A. L. Rector
Medical Informatics Group, Department of Computer Science, University of Manchester, Manchester, UK
Terminology, Knowledge Representation, Medical Records, Natural Language
Despite years of work, no re-usable clinical terminology has yet been demonstrated in widespread use. This paper puts forward ten reasons why developing such terminologies is hard. All stem from underestimating the change entailed in using terminology in software for ‘patient centred’ systems rather than for its traditional functions of statistical and financial reporting. Firstly, the increase in scale and complexity are enormous. Secondly, the resulting scale exceeds what can be managed manually with the rigour required by software, but building appropriate rigorous representations on the necessary scale is, in itself, a hard problem. Thirdly, ‘clinical pragmatics’ – practical data entry, presentation and retrieval for clinical tasks – must be taken into account, so that the intrinsic differences between the needs of users and the needs of software are addressed. This implies that validation of clinical terminologies must include validation in use as implemented in software.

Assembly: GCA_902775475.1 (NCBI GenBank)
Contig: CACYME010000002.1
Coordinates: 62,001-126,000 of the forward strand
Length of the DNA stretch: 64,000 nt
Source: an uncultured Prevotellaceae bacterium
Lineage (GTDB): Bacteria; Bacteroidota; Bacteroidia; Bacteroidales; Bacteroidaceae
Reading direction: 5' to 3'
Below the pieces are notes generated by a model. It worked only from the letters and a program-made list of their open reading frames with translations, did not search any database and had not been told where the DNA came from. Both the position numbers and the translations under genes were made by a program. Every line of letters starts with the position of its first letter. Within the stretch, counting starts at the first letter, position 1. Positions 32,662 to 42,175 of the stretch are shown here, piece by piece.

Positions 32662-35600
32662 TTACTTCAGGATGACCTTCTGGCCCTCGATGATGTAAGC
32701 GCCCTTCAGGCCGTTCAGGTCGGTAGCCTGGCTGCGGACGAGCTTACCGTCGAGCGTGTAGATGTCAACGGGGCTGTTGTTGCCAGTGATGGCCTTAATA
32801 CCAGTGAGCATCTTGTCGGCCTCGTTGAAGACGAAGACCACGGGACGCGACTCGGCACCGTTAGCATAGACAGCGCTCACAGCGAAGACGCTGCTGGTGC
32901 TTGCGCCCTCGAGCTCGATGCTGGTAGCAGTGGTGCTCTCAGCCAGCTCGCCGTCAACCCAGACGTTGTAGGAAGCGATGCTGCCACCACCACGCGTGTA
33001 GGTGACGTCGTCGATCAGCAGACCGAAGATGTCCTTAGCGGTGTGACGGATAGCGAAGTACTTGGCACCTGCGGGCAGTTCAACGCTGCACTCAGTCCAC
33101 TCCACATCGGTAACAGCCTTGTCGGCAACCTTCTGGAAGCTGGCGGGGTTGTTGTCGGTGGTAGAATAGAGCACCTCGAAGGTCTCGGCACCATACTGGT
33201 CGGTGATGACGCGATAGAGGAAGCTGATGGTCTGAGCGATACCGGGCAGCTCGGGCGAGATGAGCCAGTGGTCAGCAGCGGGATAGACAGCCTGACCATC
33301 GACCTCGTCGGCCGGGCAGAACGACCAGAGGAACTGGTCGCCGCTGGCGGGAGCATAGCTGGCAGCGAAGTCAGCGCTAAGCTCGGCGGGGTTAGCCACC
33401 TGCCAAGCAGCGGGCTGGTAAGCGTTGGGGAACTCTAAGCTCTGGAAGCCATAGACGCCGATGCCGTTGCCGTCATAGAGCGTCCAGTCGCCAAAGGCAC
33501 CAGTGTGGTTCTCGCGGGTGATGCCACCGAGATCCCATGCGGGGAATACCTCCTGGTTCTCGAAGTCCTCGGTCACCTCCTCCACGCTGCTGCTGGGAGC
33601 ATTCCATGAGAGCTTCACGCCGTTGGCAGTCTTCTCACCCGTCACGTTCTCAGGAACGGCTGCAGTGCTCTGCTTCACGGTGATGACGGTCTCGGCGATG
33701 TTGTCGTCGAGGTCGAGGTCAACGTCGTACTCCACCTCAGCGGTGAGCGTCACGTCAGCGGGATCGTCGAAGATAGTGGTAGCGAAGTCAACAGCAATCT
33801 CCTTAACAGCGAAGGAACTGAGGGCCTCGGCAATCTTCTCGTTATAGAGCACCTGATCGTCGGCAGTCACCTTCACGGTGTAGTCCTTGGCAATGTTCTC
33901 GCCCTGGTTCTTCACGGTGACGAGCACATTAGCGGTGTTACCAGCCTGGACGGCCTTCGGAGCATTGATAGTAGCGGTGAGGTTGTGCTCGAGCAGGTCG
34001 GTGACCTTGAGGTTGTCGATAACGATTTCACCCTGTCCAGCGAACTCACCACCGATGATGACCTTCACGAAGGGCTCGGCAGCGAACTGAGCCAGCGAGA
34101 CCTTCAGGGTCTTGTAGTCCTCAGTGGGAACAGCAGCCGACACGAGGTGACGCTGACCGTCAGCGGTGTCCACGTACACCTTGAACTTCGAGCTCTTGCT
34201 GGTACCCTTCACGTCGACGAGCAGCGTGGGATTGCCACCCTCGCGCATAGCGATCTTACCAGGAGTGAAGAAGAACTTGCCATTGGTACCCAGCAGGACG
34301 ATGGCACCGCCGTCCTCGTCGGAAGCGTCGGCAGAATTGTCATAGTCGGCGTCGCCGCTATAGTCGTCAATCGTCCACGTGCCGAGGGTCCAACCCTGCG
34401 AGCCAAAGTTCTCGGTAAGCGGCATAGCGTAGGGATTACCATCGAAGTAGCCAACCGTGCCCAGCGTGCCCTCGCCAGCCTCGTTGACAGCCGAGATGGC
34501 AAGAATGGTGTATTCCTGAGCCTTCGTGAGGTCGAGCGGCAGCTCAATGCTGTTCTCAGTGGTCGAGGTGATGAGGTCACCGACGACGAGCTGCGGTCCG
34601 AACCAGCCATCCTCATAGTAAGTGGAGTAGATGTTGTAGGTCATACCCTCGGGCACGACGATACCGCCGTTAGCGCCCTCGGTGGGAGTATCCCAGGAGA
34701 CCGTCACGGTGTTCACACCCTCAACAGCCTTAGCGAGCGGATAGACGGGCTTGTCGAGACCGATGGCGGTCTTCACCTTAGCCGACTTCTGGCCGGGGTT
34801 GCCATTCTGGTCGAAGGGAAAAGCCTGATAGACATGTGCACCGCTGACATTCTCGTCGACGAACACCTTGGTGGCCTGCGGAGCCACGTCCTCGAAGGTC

A. M. van Ginneken, H. Stam, E. M. van Mulligen, M. de Wilde, R. van Mastrigt, J. H. van Bemmel
Methods Inf Med 1999 38 4: 332-338
History of Medical Informatics
Yearb Med Inform 2008 : 173-178
Section 5: Decision Support, Knowledge Representation and Management
A.-M. Rassinoux, Managing Editor for the IMIA Yearbook Section on Decision Support, Knowledge Representation and Management
Yearb Med Inform 2008 : 80-82
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